Understanding Ingredients on Food Labels

woman reading food label in store

Food labels are an important source of information about calories and the nutritional value of the foods you eat, a crucial tool in building a heart-healthy diet.

The Nutrition Facts information is always displayed in the same orderly fashion and helps you understand how much of certain nutrients that you need to limit are contained in the product per serving.

What isn’t always so clear is the ingredients listed on foods or drinks.

What do all those huge words mean? Can you always tell when something has a lot of sugar? How about sodium and trans fats? It may be hard to identify ingredients that you want to reduce in your diet to keep it heart healthy, such as saturated and trans fats, sodium, added sugars and cholesterol.

There are a few simple things to remember to help you navigate these lists, said Penny Kris-Etherton, Ph.D., R.D., distinguished professor of nutrition at Pennsylvania State University’s Department of Nutritional Sciences and an American Heart Association spokeswoman.

“Some ingredients go by names other than what we expect,” Kris-Etherton  said.

“But with a little research you can know what’ you’re eating.”

Ingredients are listed in order of quantity, but that doesn’t always tell the whole story. For example, if a jar of salsa lists tomatoes first, you know there are more tomatoes in the product than anything else.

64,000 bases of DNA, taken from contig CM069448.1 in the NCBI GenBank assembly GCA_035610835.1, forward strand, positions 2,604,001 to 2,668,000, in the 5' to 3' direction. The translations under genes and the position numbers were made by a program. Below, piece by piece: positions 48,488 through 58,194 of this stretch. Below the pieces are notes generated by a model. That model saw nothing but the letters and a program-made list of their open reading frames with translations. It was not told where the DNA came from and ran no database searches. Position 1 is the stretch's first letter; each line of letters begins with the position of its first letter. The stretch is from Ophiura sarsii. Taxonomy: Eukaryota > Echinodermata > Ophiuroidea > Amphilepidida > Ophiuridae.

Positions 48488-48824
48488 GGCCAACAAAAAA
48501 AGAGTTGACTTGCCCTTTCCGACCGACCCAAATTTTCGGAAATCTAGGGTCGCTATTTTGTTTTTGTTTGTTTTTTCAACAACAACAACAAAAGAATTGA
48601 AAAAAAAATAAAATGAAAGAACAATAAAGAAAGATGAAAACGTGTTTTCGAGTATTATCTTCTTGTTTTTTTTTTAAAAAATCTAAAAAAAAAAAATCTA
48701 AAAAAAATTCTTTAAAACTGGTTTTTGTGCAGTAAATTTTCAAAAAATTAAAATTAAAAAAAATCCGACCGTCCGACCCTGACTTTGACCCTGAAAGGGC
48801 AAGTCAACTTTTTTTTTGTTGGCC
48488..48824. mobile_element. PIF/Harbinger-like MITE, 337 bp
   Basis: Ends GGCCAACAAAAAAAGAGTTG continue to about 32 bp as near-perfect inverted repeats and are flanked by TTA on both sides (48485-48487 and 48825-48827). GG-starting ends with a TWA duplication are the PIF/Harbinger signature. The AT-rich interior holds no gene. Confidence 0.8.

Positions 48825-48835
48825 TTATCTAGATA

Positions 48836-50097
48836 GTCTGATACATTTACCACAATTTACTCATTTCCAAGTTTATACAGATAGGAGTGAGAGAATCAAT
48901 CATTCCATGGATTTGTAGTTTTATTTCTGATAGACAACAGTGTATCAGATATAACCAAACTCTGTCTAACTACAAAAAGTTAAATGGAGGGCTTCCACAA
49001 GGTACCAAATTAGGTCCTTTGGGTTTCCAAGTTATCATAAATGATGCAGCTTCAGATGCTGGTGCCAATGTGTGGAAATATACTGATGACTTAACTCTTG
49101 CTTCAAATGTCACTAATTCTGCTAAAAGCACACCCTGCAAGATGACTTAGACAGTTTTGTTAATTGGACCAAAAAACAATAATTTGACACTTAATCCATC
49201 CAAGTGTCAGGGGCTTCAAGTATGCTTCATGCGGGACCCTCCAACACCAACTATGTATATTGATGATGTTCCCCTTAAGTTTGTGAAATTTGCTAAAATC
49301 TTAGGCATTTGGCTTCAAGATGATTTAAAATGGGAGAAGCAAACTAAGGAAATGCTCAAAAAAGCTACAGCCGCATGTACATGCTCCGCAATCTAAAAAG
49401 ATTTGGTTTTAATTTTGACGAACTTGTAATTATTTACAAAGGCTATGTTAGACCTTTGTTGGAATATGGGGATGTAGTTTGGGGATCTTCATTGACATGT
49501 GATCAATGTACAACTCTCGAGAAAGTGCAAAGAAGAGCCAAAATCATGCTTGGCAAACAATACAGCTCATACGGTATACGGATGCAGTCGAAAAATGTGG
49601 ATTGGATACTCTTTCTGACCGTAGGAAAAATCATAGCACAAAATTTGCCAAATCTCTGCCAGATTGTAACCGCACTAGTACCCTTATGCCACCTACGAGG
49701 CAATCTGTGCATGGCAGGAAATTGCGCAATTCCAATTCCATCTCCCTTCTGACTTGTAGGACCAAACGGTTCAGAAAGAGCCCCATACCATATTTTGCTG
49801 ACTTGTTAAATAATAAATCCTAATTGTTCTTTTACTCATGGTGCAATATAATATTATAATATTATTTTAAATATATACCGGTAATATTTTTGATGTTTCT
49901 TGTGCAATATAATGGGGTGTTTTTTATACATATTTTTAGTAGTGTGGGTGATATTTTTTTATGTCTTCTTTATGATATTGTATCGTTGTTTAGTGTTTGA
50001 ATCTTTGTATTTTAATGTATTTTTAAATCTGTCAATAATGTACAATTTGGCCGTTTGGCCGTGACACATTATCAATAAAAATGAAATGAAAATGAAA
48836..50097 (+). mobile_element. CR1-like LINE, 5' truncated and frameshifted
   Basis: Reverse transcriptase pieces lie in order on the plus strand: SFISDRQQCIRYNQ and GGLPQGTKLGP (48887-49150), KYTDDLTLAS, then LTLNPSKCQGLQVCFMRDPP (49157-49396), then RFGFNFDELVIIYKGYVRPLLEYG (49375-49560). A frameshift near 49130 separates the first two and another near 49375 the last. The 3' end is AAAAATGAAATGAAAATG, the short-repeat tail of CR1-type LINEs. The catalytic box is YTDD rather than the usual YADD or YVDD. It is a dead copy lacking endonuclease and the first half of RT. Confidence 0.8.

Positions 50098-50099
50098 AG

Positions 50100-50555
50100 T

But when it comes to sodium, added sugars and saturated and trans fats – which in excess can damage your heart health and increase your risk of heart disease and stroke – it can be difficult to tell just how much is in there.

The reason is, these ingredients can go by several names.

There are many terms used for sugar on food labels.

You might see sugar listed as the fourth ingredient in a product and think it’s not so bad. But sugar can also be listed as high-fructose corn syrup or corn syrup, agave nectar, barley malt syrup or dehydrated cane juice, to name just a few. Read more about sugar and sweeteners.

Sodium also has several names.

There’s salt, sodium benzoate, disodium or monosodium glutamate (MSG). Learn more about salt and sodium. “Sodium nitrite is a source of salt in our diets,” Kris-Etherton said. “It’s in hot dogs, lunch meats and so on. It’s used to preserve fish and meats and control bacteria, so it has legitimate uses, but we should be aware it contributes to our total salt intake.” This is important to know because too much sodium can raise blood pressure, increasing risk for heart disease and stroke. The American Heart Association recommends no more than 1,500 milligrams of sodium a day, but the average American consumes twice that much.

Perhaps trickiest of all is trans fats.

You won’t find these listed as trans fats at all, but rather ingredients that contain trans fats: mainly partially hydrogenated oil and hydrogenated oil. Trans fats can elevate your risk of developing heart disease and stroke. These fats raise your bad cholesterol (LDL) and decrease your good cholesterol (HDL).

Some experts say you should choose foods with five or fewer ingredients. While this “five-limit rule” has gotten a lot of attention lately, Kris-Etherton said there’s no reason to complicate your label reading to this degree.

“It’s well-intentioned, but the FDA oversees safety,” Kris-Etherton said. “We have a safe food supply. Ingredients are safe.”

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